A multi-university team of scientists has developed an experimental test to detect colon cancer. All they need to do is look at the fat in your stool.

Researchers from Washington State University (WSU) and Johns Hopkins Medical School combined two preexisting methods of molecular analysis — travelling wave ion mobility mass spectrometry and ultra-performance liquid chromatography — to create a novel cancer detection tool. Their test was able to uncover metabolic changes in the stool samples of mice bred to have precancerous polyps (similar to those in humans) compared to normal mice. Aside from being noninvasive, the researchers believe their test could also find cancers that might go otherwise undetected by conventional invasive tests like colonoscopy.

The team’s results were published in the Journal of Proteome Research.

"With our new test, it could be possible to diagnose cancer occurring throughout the entire colon," said lead study author Michael Williams, a WSU graduate student, in a university press release.

The findings by Williams and his team validated their earlier research. Using their test on colon tissue taken from mice and people, they were able to find an unique metabolic signature that distinguished people and mice with colon cancer from those who are healthy.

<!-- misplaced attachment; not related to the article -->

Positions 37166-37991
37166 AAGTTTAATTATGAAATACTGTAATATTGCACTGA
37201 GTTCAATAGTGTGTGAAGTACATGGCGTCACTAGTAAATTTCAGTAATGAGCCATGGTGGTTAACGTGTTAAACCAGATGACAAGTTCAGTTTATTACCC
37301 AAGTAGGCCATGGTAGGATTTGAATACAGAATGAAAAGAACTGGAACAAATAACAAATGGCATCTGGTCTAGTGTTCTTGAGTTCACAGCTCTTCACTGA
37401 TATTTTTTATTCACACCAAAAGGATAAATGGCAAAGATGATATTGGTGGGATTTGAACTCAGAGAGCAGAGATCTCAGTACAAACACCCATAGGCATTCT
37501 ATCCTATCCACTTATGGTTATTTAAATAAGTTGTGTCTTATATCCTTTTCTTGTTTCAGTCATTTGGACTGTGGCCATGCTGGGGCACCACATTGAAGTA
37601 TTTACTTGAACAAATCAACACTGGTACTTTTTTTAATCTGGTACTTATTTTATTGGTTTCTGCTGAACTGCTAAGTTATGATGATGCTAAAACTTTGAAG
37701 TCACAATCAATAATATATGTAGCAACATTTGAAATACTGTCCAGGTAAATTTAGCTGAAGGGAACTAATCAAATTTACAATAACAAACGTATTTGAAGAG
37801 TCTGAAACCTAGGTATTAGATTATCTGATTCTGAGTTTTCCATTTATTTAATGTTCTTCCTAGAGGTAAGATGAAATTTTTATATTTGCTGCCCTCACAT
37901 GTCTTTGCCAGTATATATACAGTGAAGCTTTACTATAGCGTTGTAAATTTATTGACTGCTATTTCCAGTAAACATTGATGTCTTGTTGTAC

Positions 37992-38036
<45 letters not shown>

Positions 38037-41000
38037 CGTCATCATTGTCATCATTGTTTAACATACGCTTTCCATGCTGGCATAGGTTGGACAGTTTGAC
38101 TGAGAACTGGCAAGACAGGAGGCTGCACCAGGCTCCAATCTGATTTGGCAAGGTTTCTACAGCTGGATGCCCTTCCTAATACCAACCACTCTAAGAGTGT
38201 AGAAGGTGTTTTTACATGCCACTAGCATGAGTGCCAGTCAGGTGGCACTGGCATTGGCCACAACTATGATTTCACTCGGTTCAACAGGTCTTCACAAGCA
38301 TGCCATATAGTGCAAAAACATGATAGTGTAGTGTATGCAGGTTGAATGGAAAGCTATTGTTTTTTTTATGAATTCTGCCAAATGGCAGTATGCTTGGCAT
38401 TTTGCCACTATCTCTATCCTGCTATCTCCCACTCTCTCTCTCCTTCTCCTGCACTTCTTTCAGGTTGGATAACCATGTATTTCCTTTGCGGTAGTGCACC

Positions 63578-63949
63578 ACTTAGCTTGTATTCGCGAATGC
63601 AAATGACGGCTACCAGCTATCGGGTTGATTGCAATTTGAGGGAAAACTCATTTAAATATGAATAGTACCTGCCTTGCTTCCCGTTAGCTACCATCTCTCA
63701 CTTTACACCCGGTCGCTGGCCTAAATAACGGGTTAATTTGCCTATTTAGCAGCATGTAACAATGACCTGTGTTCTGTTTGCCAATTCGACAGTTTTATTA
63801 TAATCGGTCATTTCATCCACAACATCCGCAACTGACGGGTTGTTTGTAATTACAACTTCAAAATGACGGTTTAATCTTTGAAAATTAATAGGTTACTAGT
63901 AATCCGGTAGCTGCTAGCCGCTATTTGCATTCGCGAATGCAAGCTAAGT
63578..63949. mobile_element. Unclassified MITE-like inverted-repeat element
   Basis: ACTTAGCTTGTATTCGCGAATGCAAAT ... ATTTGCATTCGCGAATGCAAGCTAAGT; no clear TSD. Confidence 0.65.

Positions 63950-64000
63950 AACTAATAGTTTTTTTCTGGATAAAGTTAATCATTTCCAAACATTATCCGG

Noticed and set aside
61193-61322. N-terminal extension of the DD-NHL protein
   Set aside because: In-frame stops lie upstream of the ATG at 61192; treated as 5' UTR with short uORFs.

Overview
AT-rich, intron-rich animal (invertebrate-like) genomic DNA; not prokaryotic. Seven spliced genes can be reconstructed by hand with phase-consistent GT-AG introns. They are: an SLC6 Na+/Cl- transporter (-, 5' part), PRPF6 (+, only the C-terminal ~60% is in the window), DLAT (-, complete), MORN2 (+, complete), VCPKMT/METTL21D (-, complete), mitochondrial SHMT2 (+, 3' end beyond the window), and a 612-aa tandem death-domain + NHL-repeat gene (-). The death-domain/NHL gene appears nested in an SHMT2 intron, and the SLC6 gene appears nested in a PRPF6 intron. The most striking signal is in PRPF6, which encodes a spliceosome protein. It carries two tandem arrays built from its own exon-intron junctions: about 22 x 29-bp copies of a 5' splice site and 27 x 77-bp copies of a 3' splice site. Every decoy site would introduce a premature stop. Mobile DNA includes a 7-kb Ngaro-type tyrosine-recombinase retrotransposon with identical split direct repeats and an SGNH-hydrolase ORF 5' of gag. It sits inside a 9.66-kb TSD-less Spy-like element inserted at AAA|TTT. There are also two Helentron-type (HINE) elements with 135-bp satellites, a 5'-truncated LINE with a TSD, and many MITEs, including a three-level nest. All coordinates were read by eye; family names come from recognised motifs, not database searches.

"The feces was not exactly the same as the tissue samples, but it had a lot of similarities to the tissue," explained Dr. Herbert Hill, a Regents professor at WSU, in the press release. "We found the lipids and fatty acids were changing — and there were also changes in the amino acids."

Several of these lipid changes are already known to play a role in the development of cancer, especially colon, added Williams, which lends more credence to their results. However, Hill cautioned that there’s still a lot more ground to cover before their test could reach the public.

“The exciting part is being able to see differences in the stool,” said Hill. “This could lead to a noninvasive, more comprehensive early-warning detection method for colorectal cancer, but a lot of research needs to be done before it can be actually realized.”

Currently, doctors do sometimes use stool to screen for colorectal cancer, with several types of tests that can detect hidden blood. While valuable as an alternative to the much less likeable colonoscopy, these tests are less specific — only 2 to 10 percent of positive fecal occult blood tests lead to a cancer diagnosis, though others are more precise. In 2014, the FDA approved a stool DNA test, Cologuard. So far, the test appears to be more accurate than previous stool tests, but longer-term evidence of its effectiveness is still lacking for obvious reasons.

With more funding, Hill and Williams hope to try out their test on human stool samples next.

Source: Williams M, Xian L, Huso T, et al. The Fecal Metabolome in Hmga1 Transgenic Mice with Polyposis: Evidence for Potential Screen for Early Detection of Precursor Lesions in Colorectal Cancer. Journal of Proteome Research. 2016.